2. The government is continuing to expand benefits policies in the wake of Hurricane Sandy, clearing the way for certain emergency relief employees to be eligible for federal health insurance and soliciting donations of leave for affected federal workers. The Office of Personnel Management plans to publish on Wednesday rules effective immediately making relief workers who are hired on an intermittent basis by agencies such as the Federal Emergency Management Agency eligible under the Federal Employees Health Benefits Program. The Washington Post says such employees often work in conditions that may expose them to various environmental hazards, OPM said, noting that earlier this year it had expanded eligibility to those who work for the government on a temporary basis to fight wildland fires. Agencies that employ the workers will first have to ask OPM to cover their disaster relief employees, however, and OPM said it may limit coverage to when those workers are actually employed by the government.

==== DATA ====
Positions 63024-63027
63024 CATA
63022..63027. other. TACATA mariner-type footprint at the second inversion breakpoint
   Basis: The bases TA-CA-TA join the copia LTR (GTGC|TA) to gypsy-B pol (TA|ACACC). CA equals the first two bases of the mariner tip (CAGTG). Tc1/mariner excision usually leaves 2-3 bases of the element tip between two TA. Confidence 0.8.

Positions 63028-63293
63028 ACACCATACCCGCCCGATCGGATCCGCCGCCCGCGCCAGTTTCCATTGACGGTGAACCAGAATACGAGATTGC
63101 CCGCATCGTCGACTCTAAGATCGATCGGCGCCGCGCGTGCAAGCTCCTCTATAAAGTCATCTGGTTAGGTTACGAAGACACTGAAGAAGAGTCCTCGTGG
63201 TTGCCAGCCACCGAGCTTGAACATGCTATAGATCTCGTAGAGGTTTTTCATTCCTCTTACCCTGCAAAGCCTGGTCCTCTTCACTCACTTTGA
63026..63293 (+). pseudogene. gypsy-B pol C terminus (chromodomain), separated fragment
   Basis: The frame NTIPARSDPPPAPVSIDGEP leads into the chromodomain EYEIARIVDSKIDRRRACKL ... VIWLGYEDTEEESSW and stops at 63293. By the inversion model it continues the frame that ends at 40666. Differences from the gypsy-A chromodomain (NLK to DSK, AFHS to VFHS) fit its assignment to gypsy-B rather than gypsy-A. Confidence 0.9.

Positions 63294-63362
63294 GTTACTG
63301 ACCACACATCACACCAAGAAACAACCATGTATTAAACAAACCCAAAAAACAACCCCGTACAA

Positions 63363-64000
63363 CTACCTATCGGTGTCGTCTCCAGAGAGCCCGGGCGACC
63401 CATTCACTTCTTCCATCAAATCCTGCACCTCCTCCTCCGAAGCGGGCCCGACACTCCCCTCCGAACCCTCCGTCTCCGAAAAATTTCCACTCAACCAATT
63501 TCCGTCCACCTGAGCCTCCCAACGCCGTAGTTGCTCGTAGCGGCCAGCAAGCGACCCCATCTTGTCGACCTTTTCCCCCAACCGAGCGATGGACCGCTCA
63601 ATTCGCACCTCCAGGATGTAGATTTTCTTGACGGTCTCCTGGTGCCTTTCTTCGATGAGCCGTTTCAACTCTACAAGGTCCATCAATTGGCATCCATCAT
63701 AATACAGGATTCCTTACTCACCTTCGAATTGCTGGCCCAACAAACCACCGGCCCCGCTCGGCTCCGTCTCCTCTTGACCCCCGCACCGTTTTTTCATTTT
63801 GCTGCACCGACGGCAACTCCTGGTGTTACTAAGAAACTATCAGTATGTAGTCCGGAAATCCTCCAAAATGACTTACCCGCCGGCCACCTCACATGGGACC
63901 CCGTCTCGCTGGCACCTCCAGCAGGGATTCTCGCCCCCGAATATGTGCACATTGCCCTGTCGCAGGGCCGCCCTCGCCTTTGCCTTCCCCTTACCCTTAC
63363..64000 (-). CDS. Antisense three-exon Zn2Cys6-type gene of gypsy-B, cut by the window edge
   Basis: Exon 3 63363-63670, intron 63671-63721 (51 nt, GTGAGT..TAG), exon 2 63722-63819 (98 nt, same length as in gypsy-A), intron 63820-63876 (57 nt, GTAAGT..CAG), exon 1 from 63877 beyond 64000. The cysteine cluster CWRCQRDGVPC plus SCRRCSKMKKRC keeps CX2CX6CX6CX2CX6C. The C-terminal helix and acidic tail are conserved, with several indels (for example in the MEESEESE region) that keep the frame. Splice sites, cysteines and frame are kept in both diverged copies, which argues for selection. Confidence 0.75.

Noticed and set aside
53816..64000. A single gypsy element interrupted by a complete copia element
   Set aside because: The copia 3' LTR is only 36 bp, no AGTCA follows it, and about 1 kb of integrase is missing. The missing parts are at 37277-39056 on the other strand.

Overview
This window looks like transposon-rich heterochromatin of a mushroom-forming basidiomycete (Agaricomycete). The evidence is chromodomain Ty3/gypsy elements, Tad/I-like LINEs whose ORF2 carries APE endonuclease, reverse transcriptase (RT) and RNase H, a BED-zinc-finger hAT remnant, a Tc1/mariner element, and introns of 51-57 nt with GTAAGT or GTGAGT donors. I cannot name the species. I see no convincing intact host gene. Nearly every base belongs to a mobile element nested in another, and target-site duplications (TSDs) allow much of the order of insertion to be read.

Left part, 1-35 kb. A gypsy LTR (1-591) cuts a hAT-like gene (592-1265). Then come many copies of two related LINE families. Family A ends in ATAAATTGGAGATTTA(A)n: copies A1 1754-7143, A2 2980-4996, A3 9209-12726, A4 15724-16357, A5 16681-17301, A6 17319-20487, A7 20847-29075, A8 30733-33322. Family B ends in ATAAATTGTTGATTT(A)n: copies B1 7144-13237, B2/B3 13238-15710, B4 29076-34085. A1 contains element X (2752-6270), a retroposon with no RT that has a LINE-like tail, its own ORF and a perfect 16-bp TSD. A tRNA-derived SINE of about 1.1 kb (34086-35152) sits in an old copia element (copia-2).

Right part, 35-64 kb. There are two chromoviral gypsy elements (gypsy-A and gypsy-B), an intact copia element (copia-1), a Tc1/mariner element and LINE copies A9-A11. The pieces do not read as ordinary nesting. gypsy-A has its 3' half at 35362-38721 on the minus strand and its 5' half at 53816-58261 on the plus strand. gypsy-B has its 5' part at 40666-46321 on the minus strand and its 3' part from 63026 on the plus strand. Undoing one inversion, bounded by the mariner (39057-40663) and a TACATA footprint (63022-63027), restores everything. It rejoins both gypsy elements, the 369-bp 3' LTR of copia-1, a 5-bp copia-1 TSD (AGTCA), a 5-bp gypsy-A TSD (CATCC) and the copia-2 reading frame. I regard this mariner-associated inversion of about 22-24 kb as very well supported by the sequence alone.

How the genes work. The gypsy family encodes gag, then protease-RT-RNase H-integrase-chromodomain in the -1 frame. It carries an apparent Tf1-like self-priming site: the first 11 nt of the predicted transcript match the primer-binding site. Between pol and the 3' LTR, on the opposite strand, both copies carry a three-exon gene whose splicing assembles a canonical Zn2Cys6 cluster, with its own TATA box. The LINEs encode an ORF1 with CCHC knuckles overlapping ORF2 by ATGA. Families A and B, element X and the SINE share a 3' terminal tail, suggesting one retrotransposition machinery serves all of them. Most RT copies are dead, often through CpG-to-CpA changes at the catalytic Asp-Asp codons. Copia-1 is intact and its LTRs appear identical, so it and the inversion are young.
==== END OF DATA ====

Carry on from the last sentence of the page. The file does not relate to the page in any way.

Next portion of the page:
3. It's now Open Season for federal health insurance. Participants in the Federal Employee Health Benefits Program get their once-a-year opportunity to switch healthcare plans. Federal News Radio says premiums are increasing on average by 3.4 percent. But experts said cost isn't the only factor to consider. Find out whether benefits are changing and ask yourself whether your health care needs have changed since last year. Open Season ends Dec. 10th.